The recent hostilities between Israel and Palestine were horrifying. People being killed, property destroyed, and divisions that already exist, exacerbated. While the world watched, we heard comments from politicians, justifying their positions and condemning the other side. It appeared, from reporting, that we should choose a side — about who to blame.
There have been demonstrations and marches around the world, supporting both sides. What seems incongruous is that when individuals complain about the state of Israel, they have often been labeled as anti-Semitic. Conversely, criticizing the Palestinians is anti-Muslim. Complaining about a government’s policies and actions, does not mean you are anti citizens of that state. If that were true, then when someone complains about America, that would mean they are anti-American.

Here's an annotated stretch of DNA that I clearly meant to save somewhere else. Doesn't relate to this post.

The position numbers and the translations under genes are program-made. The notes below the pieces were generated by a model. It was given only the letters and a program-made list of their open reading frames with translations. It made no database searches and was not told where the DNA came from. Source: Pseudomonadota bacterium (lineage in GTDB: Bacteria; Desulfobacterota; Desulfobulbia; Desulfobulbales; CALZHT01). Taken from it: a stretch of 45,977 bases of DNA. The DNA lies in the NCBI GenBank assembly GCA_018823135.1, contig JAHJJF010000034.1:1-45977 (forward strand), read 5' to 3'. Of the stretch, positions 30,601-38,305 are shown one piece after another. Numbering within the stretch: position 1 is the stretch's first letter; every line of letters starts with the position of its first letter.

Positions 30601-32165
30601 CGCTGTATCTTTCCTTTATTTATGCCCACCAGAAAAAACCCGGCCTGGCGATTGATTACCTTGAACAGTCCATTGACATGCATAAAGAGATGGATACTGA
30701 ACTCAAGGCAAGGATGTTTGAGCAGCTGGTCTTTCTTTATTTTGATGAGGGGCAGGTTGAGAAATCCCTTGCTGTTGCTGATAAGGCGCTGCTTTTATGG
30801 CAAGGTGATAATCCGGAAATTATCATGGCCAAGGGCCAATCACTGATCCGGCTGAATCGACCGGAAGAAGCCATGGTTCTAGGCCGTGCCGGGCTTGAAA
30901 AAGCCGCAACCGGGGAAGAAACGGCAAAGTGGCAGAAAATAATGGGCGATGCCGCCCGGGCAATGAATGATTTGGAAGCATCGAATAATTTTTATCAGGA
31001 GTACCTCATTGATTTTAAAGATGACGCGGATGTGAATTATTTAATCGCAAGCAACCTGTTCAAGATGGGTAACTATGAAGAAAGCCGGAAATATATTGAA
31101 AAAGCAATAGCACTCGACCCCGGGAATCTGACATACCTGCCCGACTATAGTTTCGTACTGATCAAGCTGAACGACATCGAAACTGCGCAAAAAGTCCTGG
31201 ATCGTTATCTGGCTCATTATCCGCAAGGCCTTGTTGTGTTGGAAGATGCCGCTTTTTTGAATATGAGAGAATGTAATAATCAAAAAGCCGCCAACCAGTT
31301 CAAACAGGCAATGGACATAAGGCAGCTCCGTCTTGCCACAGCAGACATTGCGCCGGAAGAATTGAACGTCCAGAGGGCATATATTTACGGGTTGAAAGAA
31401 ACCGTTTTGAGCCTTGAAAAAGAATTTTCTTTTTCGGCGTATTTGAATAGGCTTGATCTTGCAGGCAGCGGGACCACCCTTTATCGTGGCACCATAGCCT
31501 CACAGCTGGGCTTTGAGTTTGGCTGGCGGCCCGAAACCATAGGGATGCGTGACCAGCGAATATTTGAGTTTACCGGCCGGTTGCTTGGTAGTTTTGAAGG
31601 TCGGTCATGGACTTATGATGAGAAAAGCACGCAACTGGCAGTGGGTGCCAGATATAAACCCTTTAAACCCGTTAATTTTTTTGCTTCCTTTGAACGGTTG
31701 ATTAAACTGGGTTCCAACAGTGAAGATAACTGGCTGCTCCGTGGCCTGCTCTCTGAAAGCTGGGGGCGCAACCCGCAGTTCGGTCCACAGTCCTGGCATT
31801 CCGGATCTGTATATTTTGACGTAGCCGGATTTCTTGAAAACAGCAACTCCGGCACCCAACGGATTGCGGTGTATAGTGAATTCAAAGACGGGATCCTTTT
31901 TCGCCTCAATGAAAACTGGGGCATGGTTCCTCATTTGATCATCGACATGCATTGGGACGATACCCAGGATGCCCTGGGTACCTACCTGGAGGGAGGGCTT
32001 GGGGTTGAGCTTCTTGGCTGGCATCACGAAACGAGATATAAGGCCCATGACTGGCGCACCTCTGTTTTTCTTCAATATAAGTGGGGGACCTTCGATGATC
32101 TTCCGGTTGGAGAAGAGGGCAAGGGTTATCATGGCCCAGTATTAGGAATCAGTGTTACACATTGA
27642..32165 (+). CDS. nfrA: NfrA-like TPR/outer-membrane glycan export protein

The ability to be critical of governance is inherent in the American experience; it is part of our DNA. As President Teddy Roosevelt said, “To announce that there must be no criticism of the president [or our government] is morally treasonable to the American public.”
While a cease fire currently exists, the reasons for hostilities are still present. Both sides can be criticized about their polices and actions, until the root problems are addressed. To be clear, hate speech — from any side — is not acceptable.
If we ever stopped questioning our government’s policies, I would be concerned.